Stocks in the U.S. finished higher in volatile trading on the final day of the month, after Fed Chairman Bernanke reiterated his promise that the central bank stands ready to act following some encouraging European headlines.
In his much-anticipated speech from Jackson Hole, Wyoming, Bernanke did not explicitly signal any monetary easing was imminent. The Fed has kept its funds rate target near zero and has indicated that policy is unlikely to change until at least 2014.
The Dow Jones Industrial Average jumped 90.31 points to close at 13,090.84, the S&P500 climbed 7.10 points to finish at 1,406.47 and the Nasdaq advanced 18.25 points to end at 3,066.96.
Spain's government approved a banking reform as the debt-ridden nation looks to accelerate the clean up the troubled sector.
European shares finished higher, reversing a three-day decline, amid optimism the ECB will announce a new program of bond buying this week.
Investors will be looking ahead to the ECB meeting next Thursday to see whether the central bank will discuss purchasing sovereign debt, following Draghi's comment that he would do whatever it takes to defend the euro.
On the economic front, consumer sentiment in the U.S. rose to a three-month high and factory orders posted the biggest gain in one year. Meanwhile, manufacturing activity in the Midwest was slightly lower than expected in August.
The response from the U.S. stock market may have been uncertain, but not so for gold. As the U.S. dollar index slid 0.6 percent to 81.25, gold jumped US$36.10 to US$1691.60/oz. The Aussie rose 0.3 percent on Friday night to US$1.0325.
Oil also jumped on Friday on the weaker U.S. dollar, with Brent gaining US$2.21 to US$114.86/bbl and West Texas rising US$1.01 to US$95.63/bbl. Base metal markets were more muted, rising only slightly.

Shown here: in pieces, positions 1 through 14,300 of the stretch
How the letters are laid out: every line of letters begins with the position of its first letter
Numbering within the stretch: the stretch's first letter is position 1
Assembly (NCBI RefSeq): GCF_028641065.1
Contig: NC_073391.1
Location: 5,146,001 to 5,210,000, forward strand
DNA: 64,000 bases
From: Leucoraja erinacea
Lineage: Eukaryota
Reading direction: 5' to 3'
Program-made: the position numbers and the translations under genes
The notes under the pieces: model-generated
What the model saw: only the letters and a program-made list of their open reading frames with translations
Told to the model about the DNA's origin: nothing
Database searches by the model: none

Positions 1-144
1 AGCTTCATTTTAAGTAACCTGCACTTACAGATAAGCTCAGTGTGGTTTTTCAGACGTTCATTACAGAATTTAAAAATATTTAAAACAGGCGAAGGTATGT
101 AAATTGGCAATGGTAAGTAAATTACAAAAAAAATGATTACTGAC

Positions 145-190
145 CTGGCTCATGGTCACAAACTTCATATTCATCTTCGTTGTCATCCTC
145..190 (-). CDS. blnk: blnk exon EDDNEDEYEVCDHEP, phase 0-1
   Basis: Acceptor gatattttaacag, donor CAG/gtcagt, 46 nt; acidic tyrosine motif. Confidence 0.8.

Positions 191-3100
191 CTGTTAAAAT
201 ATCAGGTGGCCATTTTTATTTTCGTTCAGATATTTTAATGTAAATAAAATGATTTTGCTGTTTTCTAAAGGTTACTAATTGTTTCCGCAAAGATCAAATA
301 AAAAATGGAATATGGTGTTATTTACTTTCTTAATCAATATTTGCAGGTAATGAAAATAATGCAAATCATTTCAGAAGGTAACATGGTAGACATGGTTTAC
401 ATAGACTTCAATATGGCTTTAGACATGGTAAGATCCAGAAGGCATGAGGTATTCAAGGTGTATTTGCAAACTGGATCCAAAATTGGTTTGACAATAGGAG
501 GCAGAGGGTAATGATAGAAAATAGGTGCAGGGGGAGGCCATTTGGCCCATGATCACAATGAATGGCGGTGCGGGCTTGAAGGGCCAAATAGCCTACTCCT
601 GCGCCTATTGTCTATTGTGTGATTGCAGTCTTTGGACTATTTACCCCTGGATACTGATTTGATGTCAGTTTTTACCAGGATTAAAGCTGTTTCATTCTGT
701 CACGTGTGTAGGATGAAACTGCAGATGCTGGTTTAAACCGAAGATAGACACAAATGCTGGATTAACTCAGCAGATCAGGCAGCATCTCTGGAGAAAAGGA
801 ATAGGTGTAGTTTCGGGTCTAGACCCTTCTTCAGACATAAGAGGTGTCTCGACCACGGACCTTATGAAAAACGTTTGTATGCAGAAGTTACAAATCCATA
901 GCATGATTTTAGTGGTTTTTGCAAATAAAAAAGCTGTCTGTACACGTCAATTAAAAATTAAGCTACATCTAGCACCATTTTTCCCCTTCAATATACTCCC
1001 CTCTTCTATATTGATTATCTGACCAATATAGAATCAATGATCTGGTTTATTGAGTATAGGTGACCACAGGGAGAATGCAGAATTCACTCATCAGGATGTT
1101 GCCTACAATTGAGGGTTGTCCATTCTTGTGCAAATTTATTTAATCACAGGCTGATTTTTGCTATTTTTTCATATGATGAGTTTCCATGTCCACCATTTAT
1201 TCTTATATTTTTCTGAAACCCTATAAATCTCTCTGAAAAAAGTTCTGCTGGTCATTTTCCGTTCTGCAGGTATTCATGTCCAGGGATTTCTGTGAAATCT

China's PMI was expected to fall to 50.0 from 50.1 in July but dropped to 49.2, representing the first contraction since last November. It is another psychological blow to global perceptions about the Chinese economy, coming on top of last week's collapse in spot iron ore prices. The world has been impatiently awaiting a monetary policy response from Beijing but it never seems to come. With property prices in China continuing to rise, Beijing is stuck between the proverbial rock and hard place.
China will release its official service sector PMI today, while HSBC will provide its independent take on China's manufacturing PMI and follow up on Wednesday with its measure of the services PMI. This weekend will also see China's monthly data dump for August.
The corporate reporting season has come to an end in Australia, but attention now turns to the economy with a huge raft of data due out this week. The highlight will be the June quarter GDP result on Wednesday. Consensus is for a 0.8 percent growth, down from 1.3 percent in March, to provide 3.7 percent annual growth, down from 4.3 percent.
Today will see Australia's manufacturing PMI, along with those of the UK and eurozone tonight. Today also brings June quarter company profits and inventories, July retail sales, the ANZ job ads series and TD Securities inflation gauge for August.
Tomorrow it's the June quarter current account and net exports, along with the RP Data-Rismark monthly house price index. The RBA will make a rate decision tomorrow and consensus is firmly for no change.
Wednesday is the GDP release, along with the service sector PMI. Thursday it's the jobs numbers and Friday sees the trade balance and construction PMI.
It's the Labor Day holiday in the US tonight, thus shifting regular economic releases back a day. The U.S. manufacturing PMI is out tomorrow night along with construction spending, while Wednesday sees productivity and vehicle sales. Thursday it’s the services PMI and the ADP private sector unemployment report ahead of Friday's official non-farm payrolls number, which will be of great interest to Ben Bernanke.
The ECB meeting the world has been waiting for is on Thursday night, but Spain is still pre-negotiating the terms of a bail-out it hasn't yet requested and little can be promised ahead of the German court ruling next week. The Bank of England will also meet on Thursday.